Wednesday, 12 December 2012

A sort of silvery light . . .

10 Forsythia Grove
Outer Hamlet
My Dear Ralph
I don't know whether I am being unduly suspicious pet,  but you recall your recent suggestion that I call round and see my old school chum Jocelyn?  I believe we have all met up, once or twice, on the cross channel ferry?  I can't quite recall whether we were travelling together, or separately, but perhaps it was the latter as I have a faint recollection of your hiring a white Transit van and perambulating around deck with a sack trolley.  Whatever the case dear, I fear I may have been led in Jocelyn's direction with the proverbial ring through the nose.
Since my last visit to Jocelyn's town premises, in Carpool, he has made one or two changes to the back garden - viewed through a rather splendid set of double-glazed patio doors.  The most notable feature, of which you may be aware, is his new 'fish pond' (3m x 3m x 1.8m).  The 1.8m dimension refers to the breeze block wall which raises the water above ground level.  Well dear.  I certainly spent quite some minutes admiring the tumbling water feature, water lily, and tens of goldfish swimming round in the depths.  Jocelyn even went into some rhapsodies about thermal insulation blocks, the sunken pump, and a recently-installed filtration unit.  Furthermore, a most delightful rippling shadow effect was cast upon the water by the presence of a Paper Bark Maple and a Sweet Bay tree.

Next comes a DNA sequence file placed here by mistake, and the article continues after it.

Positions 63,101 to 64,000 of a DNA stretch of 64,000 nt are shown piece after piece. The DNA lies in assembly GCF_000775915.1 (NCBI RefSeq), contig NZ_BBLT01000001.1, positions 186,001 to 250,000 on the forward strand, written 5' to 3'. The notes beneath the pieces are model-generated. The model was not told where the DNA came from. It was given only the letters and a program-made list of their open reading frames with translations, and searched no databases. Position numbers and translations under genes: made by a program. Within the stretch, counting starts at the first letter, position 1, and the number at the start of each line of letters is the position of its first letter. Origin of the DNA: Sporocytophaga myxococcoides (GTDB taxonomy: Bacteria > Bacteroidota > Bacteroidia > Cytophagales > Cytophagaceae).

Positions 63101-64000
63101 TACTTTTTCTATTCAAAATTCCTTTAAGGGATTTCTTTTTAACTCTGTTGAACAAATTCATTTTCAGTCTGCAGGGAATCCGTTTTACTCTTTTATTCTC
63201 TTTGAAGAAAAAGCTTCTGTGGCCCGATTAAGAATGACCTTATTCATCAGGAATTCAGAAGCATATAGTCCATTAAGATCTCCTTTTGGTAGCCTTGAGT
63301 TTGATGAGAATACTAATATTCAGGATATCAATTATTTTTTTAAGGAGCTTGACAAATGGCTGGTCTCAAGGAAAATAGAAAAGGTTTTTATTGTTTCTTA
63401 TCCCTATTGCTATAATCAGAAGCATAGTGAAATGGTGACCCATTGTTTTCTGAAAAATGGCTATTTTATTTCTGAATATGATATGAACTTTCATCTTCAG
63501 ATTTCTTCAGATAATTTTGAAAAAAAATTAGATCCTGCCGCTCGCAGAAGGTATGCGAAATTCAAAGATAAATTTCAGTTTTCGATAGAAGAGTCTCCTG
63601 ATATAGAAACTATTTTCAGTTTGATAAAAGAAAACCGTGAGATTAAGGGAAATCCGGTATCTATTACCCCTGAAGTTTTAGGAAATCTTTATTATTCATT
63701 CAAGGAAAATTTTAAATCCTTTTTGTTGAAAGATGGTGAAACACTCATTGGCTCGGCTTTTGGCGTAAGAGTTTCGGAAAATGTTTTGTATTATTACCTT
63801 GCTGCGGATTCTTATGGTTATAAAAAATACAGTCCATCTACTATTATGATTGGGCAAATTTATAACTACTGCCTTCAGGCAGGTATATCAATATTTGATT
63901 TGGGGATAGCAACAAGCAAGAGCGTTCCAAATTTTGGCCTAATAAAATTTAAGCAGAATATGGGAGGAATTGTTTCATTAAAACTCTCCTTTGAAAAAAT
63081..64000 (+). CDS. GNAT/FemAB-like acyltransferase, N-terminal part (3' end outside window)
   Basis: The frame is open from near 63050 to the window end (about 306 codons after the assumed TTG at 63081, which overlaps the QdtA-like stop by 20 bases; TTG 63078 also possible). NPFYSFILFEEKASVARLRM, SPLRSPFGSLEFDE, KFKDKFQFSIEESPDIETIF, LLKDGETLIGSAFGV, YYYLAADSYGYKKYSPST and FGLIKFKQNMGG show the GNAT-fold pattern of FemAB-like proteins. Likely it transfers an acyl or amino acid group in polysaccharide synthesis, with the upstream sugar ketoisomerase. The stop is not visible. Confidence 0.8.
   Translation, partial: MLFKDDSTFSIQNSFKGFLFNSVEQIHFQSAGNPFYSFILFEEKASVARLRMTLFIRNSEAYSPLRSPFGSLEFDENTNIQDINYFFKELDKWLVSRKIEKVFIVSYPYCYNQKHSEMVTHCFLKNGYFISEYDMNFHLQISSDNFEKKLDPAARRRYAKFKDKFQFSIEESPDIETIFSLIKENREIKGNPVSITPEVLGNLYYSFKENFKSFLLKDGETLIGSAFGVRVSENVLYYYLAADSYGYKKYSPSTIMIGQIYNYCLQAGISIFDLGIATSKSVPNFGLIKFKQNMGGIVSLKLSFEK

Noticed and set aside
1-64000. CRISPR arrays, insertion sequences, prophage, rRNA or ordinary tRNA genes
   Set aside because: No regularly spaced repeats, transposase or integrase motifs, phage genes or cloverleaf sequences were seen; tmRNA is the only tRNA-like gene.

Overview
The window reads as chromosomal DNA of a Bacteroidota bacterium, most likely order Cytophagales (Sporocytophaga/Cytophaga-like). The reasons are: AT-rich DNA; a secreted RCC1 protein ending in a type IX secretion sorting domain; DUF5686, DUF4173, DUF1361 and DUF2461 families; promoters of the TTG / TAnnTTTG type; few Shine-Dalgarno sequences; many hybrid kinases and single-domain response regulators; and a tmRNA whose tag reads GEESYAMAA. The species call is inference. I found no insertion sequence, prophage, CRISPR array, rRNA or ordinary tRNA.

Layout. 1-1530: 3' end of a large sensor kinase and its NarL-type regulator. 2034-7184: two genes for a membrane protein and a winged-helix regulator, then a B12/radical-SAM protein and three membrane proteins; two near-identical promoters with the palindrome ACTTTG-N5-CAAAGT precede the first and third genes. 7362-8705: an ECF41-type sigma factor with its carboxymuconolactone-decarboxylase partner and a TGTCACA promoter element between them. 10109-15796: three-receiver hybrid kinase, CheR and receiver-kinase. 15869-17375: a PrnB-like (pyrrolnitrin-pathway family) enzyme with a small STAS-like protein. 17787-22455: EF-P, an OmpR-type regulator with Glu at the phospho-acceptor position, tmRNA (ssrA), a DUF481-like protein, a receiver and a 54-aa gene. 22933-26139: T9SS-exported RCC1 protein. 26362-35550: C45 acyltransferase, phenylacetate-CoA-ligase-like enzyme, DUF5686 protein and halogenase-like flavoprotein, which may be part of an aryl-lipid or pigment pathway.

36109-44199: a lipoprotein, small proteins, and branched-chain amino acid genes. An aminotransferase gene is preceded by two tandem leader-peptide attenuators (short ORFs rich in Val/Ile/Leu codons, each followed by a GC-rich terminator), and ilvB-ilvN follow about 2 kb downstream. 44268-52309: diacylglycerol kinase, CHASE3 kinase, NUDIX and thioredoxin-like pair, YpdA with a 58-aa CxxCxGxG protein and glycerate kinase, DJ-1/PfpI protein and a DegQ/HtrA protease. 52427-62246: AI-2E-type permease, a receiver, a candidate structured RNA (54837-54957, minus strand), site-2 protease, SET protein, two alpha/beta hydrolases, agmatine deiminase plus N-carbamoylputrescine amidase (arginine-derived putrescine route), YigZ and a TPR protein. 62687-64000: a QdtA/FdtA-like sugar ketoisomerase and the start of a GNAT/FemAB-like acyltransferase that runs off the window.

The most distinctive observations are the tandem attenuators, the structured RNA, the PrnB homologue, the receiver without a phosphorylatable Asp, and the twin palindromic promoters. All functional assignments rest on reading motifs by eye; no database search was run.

However, these most natural of effects were dissipated somewhat when Jocelyn enquired whether I'd like to observe an additional subterranean feature.  He went inside for a moment, pressed a button, and - hey presto - the whole pond suddenly levitated some centimeters and, grinding somewhat, slid sideways across the grey Yorkshire stone paving slabs.  My dear!  I was hard pressed to keep both of my jaws vestigially attached to each other.  Now I am not especially knowledgeable about such subjects but, it did seem to me - as I craned my neck into an electrically lit 'basement' - that ensconced within was a printing press of quite impressive girth.  And it did seem to be operating at that very moment.  It was ejecting what appeared to be rectangular, mauve, pieces of paper which reflected a sort of silvery light and had the features of that well-known personage, HM Queen Elizabeth II, on them!  Honestly pet!  I suddenly saw the purpose of the tumbling overhead water feature through a whole new set of lenses.  'So,' said Jocelyn, beaming beneficently at me, 'We wondered if you'd like to 'come in' with us?'  We?  I suppose that means you, favourite nephew?  And before I had time to take breath and utter my thoughts on the subject, he launched into a description of my proposed role as national carrier in this venture.  I am not a pack horse you know.  Quite apart from my significant moral objections to this venture, I am no longer able to carry heavy loads around the country in my rucksack!  Naturally, I puffed out my bosom to its fullest extent, and declared to Jocelyn that he'd have to look for a more disreputable lady than myself.  After all, I am a lady of breeding - albeit one who likes to present their equipage from within a scoop neck Lycra top!
What would my 'cut' have been, by the way dear?
Aunt Agatha

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